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Technology to drive media law in 2016

Posted on 14 January 2016 by Claire Gill


If the courts will be kept busy by privacy claims, they’re likely to be busier still dealing with data-protection breaches

This article by Claire Gill was first published in The Times on 14 January 2016.

What does 2016 hold for the media law landscape? One thing’s for sure: the traditional libel action is no longer with us. Recent changes to libel law — the end of trial by jury, the introduction of the new “serious harm” test — mean that we will rarely see the great show trials of libel’s heyday. But that doesn’t mean an enforced leave of absence for media lawyers.

This year, it’s anticipated there will be about 2.13 billion social network users around the globe. User-generated content, or “UGC”, is the foundation of social media, and its proliferation means media lawyers are kept busy. UGC means anything from “below-the-line” comments to tweets, blogs, wikis, images, videos and podcasts. UGC is increasingly important for newspaper groups, too. The bigger the community of users, the more eyes on the accompanying ads that, in today’s world, keep the press alive.

Picture of a finger on Share Logo on CityscapeThe knock-on effect is that almost all media cases now involve publication online, whether on the websites of newspapers, on discussion boards, consumer forums, blog posts or on social media. UGC’s too-often ungovernable nature means there’s still plenty of legal wrangling behind the scenes. UGC can cause serious harm to reputation, bringing with it a new wave of potential libel claims.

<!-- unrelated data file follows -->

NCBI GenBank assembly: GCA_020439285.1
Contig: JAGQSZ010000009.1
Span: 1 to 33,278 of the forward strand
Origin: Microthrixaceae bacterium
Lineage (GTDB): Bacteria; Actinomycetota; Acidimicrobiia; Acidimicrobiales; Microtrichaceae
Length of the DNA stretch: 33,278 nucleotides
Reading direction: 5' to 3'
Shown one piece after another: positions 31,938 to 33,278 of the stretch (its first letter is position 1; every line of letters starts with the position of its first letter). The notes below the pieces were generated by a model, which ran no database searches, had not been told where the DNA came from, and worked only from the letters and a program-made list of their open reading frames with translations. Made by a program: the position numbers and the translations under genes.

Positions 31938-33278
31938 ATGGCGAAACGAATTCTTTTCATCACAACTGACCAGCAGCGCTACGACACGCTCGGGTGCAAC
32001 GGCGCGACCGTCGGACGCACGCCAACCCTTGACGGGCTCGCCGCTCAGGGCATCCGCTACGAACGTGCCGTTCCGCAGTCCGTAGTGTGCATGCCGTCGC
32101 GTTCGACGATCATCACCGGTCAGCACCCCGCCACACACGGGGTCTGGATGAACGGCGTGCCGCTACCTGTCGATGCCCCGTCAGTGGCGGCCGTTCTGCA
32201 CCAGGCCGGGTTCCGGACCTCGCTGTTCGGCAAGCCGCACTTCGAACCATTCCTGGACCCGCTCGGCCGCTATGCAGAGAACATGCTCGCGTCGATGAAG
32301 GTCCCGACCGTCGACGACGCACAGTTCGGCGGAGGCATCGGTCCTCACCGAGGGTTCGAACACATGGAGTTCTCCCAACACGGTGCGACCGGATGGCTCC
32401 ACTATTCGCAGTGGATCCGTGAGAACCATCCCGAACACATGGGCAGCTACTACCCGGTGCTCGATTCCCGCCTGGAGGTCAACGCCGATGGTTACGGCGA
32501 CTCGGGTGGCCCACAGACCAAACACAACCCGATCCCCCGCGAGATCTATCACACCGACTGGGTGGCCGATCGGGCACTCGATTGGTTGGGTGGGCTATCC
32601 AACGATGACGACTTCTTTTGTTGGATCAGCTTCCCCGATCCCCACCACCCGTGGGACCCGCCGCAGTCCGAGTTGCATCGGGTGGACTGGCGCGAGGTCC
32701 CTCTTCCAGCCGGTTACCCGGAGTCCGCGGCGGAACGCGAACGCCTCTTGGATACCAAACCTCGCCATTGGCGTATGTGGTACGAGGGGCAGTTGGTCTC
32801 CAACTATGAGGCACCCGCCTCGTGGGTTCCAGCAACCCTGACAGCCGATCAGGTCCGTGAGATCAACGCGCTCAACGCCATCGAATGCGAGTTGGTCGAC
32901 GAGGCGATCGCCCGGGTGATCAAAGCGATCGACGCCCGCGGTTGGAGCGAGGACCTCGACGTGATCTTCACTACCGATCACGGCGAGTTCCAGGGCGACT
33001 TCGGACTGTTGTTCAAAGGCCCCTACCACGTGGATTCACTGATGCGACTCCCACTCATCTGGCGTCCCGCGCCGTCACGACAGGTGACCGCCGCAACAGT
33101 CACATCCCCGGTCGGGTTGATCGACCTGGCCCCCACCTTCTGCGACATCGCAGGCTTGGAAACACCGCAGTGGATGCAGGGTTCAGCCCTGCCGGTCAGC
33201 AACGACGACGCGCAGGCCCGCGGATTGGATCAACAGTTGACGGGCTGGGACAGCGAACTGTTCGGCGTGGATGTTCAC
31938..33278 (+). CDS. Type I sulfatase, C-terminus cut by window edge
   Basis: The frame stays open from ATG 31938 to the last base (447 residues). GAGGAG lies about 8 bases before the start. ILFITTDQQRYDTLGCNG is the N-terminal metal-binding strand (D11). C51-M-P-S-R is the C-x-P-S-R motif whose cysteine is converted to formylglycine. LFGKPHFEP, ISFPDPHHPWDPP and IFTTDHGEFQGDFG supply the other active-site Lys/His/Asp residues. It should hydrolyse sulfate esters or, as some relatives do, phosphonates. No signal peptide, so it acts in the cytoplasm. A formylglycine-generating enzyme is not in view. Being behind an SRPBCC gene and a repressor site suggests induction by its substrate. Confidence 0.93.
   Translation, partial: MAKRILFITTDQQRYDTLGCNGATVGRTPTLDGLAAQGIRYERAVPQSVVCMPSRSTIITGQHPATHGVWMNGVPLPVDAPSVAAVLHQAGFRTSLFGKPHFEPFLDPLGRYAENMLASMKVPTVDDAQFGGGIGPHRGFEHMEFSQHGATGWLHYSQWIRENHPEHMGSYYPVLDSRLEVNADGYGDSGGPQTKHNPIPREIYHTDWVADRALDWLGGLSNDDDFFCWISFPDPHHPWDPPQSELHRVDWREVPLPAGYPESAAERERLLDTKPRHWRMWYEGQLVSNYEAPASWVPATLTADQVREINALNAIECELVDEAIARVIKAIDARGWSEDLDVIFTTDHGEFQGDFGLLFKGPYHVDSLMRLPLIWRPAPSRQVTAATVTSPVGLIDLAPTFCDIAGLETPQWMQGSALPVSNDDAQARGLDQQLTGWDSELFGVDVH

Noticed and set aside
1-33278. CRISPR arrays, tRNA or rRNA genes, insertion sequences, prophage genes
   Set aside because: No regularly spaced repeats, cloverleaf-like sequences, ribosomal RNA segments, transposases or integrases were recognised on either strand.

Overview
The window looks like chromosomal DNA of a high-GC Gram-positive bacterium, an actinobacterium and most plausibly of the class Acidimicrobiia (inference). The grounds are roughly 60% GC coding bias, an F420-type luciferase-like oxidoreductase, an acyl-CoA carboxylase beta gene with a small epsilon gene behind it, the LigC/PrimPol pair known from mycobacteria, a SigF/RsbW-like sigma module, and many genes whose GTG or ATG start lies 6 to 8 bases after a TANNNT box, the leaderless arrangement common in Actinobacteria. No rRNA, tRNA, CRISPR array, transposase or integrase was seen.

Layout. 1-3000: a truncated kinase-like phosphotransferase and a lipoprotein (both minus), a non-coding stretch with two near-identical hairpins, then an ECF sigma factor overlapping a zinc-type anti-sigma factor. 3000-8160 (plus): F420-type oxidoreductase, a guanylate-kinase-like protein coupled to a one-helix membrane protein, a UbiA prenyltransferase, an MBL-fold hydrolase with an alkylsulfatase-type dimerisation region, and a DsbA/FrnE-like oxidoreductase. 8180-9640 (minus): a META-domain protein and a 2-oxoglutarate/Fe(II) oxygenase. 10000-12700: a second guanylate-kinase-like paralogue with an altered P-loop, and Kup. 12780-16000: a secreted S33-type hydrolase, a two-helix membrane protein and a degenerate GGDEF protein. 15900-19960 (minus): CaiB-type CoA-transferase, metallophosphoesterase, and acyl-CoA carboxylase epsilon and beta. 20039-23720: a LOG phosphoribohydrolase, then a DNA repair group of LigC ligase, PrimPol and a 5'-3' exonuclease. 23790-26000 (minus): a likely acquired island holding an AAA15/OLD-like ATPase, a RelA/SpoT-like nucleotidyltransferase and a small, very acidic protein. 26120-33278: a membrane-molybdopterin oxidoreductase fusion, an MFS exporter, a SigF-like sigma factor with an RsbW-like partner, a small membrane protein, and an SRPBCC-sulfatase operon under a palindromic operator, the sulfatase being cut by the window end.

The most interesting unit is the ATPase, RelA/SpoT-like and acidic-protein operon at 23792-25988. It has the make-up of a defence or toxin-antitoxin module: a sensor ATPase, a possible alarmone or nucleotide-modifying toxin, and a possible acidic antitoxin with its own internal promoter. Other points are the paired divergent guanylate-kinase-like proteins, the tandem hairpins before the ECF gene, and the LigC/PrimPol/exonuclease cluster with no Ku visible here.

With UGC, no activity is sacred. Every aspect of life is fair game for filming and sharing, even by children. Last week footage of unwitting pedestrians navigating a big puddle was streamed live, for the amusement of online viewers. Just a laugh, or an invasion of privacy?

Privacy law is alive and well, especially in cases involving the threat of publication of material relating to people’s sex lives or children, or where there has been blackmail. Remedies include an injunction stopping publication and damages — which, since the “phone-hacking” cases, have gone up.

And if the courts will be kept busy by privacy claims, they’re likely to be busier still dealing with data protection breaches. A landmark case against Google Inc last year paved the way for claims to be made for damages for distress caused by data breaches, as opposed to simply compensation for pecuniary loss. We shall have to see what the Supreme Court says about that towards the end of this year. Also coming in 2016 is the much-anticipated introduction of the EU General Data Protection Regulation — which, when it comes into force, will strengthen data-protection rights and “empower” individuals with more control over their personal data.



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